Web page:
An important feature of the present invention is that the three-dimensional fabric is so constituted and made by a process that enables it to retain its structural integrity through processes in its fabrication so that throughout the finished product the ratio of fiber volume to matrix volume is always equal to or above the critical fiber volume ratio. The process in which dry matrix material interstitially infused into the multiaxially oriented individual fibers is an important feature of the invention. This process not only assures a uniformly good product but also due to its adaptability to continuous operation, can provide a more economical product.
A schematic view of the process is illustrated in FIG. 3 and FIG. 4. Referring to these figures, a continuous-film (e.g., "Mylar"® polyester film) backed three-dimensional fabric of polyester or polyolefin 12 is drawn from roll 14 under hopper 15 having regulating gate 16 on which is mounted small gate vibrator 17 where a controlled thickness of matrix-forming aggregate blend is deposited on film-backed fabric 12. The dry aggregate on the fabric is then passed under compacting vibrator 18 applied to drag mat 18a which assists the cement-aggregate blend in sifting into the interstices of the fabric before the dry structure passes to the next step, under spray bar 19 where water, containing any desired additive is fed from tank 20 by metering pump 21 driven by variable speed gear motor 22. After passing under the water spray, the water-wet fabric-matrix structure passes between nip rolls 23 which are urged into contact by adjustable air pressure or by a spring-loaded force to compact the structure. The structure then moves on to windup roll 24, supported by driven support rolls 25. Driving windup by support rolls 25, rather than by central axial drive simplifies control of tension on windup. Fabric supply roll 14 is preferably positioned on support rolls 26 which need not be driven. Edge trimming wheels 28 of the roll enable production of a sheet in which the fabric and the cement matrix are coextensive. This minimizes cracking and spalling caused by cement which is not reinforced.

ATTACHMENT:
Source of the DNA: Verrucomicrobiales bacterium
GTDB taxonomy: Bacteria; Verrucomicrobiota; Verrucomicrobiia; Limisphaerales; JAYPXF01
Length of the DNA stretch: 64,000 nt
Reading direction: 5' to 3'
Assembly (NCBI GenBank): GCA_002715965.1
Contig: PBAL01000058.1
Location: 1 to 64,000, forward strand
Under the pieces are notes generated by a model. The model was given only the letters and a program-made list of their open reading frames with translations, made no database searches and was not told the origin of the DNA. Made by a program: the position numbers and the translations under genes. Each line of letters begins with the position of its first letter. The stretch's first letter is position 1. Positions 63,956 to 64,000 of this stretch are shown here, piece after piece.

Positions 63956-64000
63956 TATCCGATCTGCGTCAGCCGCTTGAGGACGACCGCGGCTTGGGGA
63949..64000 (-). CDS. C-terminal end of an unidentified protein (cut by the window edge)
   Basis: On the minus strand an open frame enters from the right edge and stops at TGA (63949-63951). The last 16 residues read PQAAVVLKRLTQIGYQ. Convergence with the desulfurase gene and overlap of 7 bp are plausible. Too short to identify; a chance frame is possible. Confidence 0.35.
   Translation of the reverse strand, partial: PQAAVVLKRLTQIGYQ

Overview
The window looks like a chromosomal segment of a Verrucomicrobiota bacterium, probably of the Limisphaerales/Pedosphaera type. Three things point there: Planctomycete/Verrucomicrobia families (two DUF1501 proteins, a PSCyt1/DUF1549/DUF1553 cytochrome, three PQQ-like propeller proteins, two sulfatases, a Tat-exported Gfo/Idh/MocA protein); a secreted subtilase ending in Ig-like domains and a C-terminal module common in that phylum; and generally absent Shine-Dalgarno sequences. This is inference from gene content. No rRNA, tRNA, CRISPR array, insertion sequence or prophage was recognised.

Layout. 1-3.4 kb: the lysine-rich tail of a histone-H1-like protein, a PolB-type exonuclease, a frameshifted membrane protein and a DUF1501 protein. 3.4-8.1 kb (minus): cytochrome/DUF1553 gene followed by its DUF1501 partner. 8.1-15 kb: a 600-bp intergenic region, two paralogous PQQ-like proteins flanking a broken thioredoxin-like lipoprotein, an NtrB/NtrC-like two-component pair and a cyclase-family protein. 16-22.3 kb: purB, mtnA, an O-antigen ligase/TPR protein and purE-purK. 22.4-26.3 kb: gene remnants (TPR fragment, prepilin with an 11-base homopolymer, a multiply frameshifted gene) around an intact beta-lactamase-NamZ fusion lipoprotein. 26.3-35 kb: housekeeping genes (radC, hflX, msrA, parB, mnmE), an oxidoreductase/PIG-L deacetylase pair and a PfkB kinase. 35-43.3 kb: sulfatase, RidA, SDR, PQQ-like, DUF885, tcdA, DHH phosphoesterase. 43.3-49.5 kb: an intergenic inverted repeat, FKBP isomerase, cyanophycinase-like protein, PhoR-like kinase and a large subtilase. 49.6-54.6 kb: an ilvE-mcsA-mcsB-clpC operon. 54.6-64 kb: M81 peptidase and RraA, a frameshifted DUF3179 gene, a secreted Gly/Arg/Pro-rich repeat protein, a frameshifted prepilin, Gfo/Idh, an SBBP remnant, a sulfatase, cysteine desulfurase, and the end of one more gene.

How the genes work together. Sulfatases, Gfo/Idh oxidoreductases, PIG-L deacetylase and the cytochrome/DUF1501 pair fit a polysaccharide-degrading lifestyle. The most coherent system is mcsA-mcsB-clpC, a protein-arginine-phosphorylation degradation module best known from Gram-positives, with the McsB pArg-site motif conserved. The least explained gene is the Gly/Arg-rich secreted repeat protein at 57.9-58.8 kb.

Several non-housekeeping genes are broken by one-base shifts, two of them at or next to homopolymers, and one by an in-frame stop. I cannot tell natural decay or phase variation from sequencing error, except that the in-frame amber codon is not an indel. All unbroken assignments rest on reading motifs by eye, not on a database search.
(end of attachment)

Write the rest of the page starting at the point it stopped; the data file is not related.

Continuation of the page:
Polypropylene fabric-reinforced sheets or laminates of 0.2 inch thickness or less which are produced and wound on cores of diameters as small as 12 inches can be unrolled flat after curing without permanent set.
The foregoing process can be modified for production of multiple rolls as for one-foot wide shingle stock, by mounting the cores of several fabric supply rolls 14 spaced apart on a common mandrel and with the windup rolls similarly mounted on their common mandrel.
The film of the lower surface serves as a means to draw the fabric, which is adhered to the film, through the process without longitudinal stretching. The bottom film also serves to keep the dry matrix mixture from sifting through the fabric and a layer-to-layer release film for the wound product.
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|U.S. Classification||442/394, 428/454, 524/5, 442/396, 264/333, 428/483, 442/398, 428/703, 428/516, 264/257|
|International Classification||B28B1/52, B28B19/00, B32B27/12|
|Cooperative Classification||Y10T428/31913, Y10T442/676, Y10T442/678, B28B1/525, Y10T442/674, Y10T428/31797, B28B19/0092, B32B27/12|
|European Classification||B28B19/00K, B32B27/12, B28B1/52E|
|May 15, 1987||AS||Assignment|
Owner name: UNIVERSITY OF DELAWARE, NEWARK, DE. 19716, A CORP.
Free format text: ASSIGNMENT OF ASSIGNORS INTEREST.;ASSIGNOR:NICHOLLS, ROBERT L.;REEL/FRAME:004710/0763
Effective date: 19870324
|Mar 31, 1992||FPAY||Fee payment|
Year of fee payment: 4
|Apr 17, 1996||FPAY||Fee payment|
Year of fee payment: 8
|May 9, 2000||REMI||Maintenance fee reminder mailed|
|Oct 15, 2000||LAPS||Lapse for failure to pay maintenance fees|
|Dec 19, 2000||FP||Expired due to failure to pay maintenance fee|
Effective date: 20001018